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Ortiz v. Astrue

September 17, 2010


The opinion of the court was delivered by: Marc L. Goldman United States Magistrate Judge


Plaintiff Francisca Ortiz seeks judicial review of the Social Security Commissioner's denial of her application for Supplemental Security Income ("SSI") benefits. For the reasons stated below, the decision of the Commissioner is affirmed and the action is dismissed with prejudice.

I. Facts and Procedural Background

Plaintiff was born on October 4, 1953. She has a sixth grade education and has work experience as a housekeeper, commercial cleaner and kitchen helper. (Administrative Record ("AR") 21, 76, 142, 146.) Plaintiff filed an application for SSI benefits on September 30, 2005, alleging disability as of May 1, 2005, due to osteoarthritis and affective mood disorder. (AR 12, 76.)

Plaintiff's application was denied initially and upon reconsideration. (AR 77-82.) An administrative hearing was held February 11, 2008, before Administrative Law Judge ("ALJ") Kevin M. McCormick. (AR 51-75.) On October 11, 2008, ALJ Philip J. Simon convened a supplemental hearing. Plaintiff, represented by a non-attorney representative, testified, as did a medical expert and a vocational expert. (AR 24-50.)

ALJ Simon issued an unfavorable decision on November 4, 2008. (AR 9-23.) The ALJ found that Plaintiff suffered from the following severe impairments: a major depressive disorder, post-traumatic stress disorder, alcohol abuse, obesity, shoulder pain, moderate degenerative joint disease of the knees, and spurring and degenerative disc disease at multiple levels of the lumbar spine. (AR 15.) The ALJ further found that Plaintiff's impairments did not meet the requirements of a listed impairment found in 20 C.F.R. Part 404, Subpart P, Appendix 1. (Id.) It was determined that Plaintiff was unable to perform her past relevant work but that there were jobs that exist in significant numbers in the national economy that Plaintiff could perform, including dryer attendant, furniture cleaner, and assembler. (AR 21-23.) The ALJ concluded that Plaintiff was not disabled as defined in the Social Security Act. (Id.)

The Appeals Council denied review on January 5, 2010. (AR 1-4.) Plaintiff commenced this action on March 1, 2010, and on September 14, 2010, the parties filed a joint stipulation ("Joint Stp.") of disputed facts and issues. Plaintiff contends: (1) the Appeals Council failed to properly consider additional evidence regarding Plaintiff's mental limitations and (2) the ALJ failed to properly develop the record. (Joint Stp. 2.) Plaintiff asks the Court to reverse and order an award of benefits or, in the alternative, to remand for further proceedings. (Joint Stp. 12.) The Commissioner requests that the ALJ's decision be affirmed. (Joint Stp. 13.)

II. Standard of Review

Under 42 U.S.C. § 405(g), a district court may review the Commissioner's decision to deny benefits. The Commissioner's decision must be upheld unless "the ALJ's findings are based on legal error or are not supported by substantial evidence in the record as a whole." Tackett v. Apfel, 180 F.3d 1094 (9th Cir. 1999); Parra v. Astrue, 481 F.3d 742, 746 (9th Cir. 2007). Substantial evidence means more than a scintilla, but less than a preponderance; it is evidence that a reasonable person might accept as adequate to support a conclusion. Lingenfelter v. Astrue, 504 F.3d 1028, 1035 (9th Cir. 2007)(citing Robbins v. Soc. Sec. Admin., 466 F.3d 880, 882 (9th Cir. 2006)). To determine whether substantial evidence supports a finding, the reviewing court "must review the administrative record as a whole, weighing both the evidence that supports and the evidence that detracts from the Commissioner's conclusion." Reddick v. Chater, 157 F.3d 715, 720 (9th Cir. 1996). "If the evidence can support either affirming or reversing the ALJ's conclusion," the court "may not substitute its judgment for that of the ALJ." Robbins, 466 F.3d at 882.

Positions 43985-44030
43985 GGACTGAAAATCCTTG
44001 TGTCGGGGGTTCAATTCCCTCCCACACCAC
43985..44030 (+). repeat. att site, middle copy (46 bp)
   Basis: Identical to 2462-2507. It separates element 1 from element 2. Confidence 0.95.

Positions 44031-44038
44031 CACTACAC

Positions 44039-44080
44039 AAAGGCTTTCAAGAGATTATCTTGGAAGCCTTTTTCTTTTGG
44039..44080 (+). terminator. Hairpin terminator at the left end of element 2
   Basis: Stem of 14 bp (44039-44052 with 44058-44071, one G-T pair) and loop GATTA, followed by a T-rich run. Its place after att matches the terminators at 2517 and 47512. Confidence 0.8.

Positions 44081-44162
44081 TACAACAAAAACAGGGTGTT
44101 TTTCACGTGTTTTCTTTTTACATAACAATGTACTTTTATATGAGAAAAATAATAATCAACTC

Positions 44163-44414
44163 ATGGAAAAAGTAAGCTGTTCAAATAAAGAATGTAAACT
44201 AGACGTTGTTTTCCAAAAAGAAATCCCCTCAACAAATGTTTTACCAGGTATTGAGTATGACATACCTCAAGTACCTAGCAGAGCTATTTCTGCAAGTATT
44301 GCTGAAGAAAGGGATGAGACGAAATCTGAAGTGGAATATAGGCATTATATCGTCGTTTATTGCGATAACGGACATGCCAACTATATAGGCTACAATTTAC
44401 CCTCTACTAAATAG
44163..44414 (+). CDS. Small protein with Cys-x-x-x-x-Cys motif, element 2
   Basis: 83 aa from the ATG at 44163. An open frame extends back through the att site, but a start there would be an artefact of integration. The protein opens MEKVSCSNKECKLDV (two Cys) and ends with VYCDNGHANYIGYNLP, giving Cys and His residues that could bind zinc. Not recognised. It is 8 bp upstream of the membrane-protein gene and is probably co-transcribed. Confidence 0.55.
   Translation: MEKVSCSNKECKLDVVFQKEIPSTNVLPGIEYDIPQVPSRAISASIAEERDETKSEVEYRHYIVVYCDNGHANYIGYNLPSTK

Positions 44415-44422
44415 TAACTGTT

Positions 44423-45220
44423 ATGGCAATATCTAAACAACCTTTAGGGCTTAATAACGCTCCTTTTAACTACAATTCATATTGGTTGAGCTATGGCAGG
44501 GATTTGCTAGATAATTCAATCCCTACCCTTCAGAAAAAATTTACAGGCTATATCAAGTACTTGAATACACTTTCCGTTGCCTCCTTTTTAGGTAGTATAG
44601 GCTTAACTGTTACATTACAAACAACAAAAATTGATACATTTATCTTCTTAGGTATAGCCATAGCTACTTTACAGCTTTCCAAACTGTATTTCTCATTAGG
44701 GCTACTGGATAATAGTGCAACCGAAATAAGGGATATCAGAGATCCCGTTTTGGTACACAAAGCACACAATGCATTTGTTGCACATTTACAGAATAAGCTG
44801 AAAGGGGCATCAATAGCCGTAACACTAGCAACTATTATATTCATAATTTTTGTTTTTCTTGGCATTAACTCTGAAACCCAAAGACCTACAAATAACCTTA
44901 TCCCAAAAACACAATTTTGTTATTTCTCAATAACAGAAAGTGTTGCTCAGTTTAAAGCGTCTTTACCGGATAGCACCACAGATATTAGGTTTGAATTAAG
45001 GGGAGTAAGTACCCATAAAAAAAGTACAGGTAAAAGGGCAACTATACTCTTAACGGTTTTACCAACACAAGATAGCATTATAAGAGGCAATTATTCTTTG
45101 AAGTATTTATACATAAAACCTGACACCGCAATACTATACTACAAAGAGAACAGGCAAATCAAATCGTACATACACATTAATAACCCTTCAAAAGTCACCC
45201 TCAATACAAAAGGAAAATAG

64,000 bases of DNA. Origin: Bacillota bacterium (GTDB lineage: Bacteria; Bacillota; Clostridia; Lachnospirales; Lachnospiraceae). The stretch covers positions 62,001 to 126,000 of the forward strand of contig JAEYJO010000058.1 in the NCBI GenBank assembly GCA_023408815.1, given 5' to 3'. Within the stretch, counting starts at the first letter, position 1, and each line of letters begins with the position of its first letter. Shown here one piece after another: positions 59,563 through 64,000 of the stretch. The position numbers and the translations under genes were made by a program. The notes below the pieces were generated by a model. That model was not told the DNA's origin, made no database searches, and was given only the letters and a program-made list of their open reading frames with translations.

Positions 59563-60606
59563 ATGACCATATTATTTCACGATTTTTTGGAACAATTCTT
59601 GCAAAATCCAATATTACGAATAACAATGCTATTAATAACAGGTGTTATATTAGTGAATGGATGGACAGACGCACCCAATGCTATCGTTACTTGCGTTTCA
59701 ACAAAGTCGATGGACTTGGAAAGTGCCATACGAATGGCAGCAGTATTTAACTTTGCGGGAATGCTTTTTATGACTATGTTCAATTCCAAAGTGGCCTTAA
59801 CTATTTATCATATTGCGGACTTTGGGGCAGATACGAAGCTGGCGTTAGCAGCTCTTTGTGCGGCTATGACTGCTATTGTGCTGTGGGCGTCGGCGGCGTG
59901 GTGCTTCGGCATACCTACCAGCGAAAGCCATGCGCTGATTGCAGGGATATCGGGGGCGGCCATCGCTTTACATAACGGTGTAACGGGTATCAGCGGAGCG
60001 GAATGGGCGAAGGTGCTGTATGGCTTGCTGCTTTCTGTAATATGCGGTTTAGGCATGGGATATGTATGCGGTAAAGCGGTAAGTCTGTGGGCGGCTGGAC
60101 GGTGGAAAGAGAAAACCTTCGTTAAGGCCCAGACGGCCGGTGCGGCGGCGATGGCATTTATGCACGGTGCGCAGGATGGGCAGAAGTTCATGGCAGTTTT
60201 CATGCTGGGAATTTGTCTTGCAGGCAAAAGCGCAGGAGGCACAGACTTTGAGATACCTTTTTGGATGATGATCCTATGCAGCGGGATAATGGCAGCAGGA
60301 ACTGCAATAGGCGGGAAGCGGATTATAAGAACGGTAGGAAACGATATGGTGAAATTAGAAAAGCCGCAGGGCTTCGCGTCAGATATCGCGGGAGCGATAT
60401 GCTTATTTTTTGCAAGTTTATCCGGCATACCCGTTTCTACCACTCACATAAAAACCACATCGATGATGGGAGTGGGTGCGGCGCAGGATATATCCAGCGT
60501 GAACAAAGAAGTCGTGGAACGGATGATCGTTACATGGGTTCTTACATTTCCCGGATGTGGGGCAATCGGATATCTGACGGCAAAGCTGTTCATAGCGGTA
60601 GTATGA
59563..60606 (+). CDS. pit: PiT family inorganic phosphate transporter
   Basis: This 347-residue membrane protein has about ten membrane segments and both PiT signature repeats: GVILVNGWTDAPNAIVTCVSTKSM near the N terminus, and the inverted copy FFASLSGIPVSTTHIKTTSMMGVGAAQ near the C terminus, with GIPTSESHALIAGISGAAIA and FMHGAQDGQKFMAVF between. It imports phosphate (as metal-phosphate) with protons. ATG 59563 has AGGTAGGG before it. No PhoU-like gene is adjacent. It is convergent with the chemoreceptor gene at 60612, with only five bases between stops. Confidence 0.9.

III. Discussion

A. The Appeals Council Properly Reviewed the Evidence

Plaintiff contends that the Appeals Council failed to properly review newly submitted evidence regarding Plaintiff's mental limitations. (Joint Stp. 3.) In a "Medical Source Statement of Ability to Do Work-Related Activities," dated October 23, 2008, Plaintiff's psychiatrist, Dr. Victor Cheang, found significant limitations in Plaintiff's ability to do various work-related activities. (AR 345-46.) Plaintiff contends that this report "supports the severity of Plaintiff's mental impairment and the impact the mental limitations have on her ability to perform work-related activities." (Joint Stp. 6.)

Pursuant to 20 CFR § 404.970(b), the Appeals Council shall consider new and material evidence "if it relates to the period on or before the date of the administrative law judge hearing decision [and if it] finds that the administrative law judge's action, findings, or conclusion is contrary to the weight of the evidence of record." In this case, the Appeals Council reviewed the new evidence in conformity with the regulations and found that it did not provide any reason to overturn the ALJ's decision. (AR 1-2.)

Dr. Cheang's two-page medical opinion, a "check the box" form, is conclusory and provides no clinical support or objective findings to support the identified limitations. (AR 345-46.) See Crane v. Shalala, 76 F.3d 251, 253 (9th Cir. 1996) (an ALJ need not accord weight to unexplained "check-off reports"). Also, Dr. Cheang's opinion was not accompanied by a description of functional limitations caused by Plaintiff's mental impairment. See Johnson v. Shalala, 60 F.3d 1428, 1432 (9th Cir. 1995) (finding no error where ...

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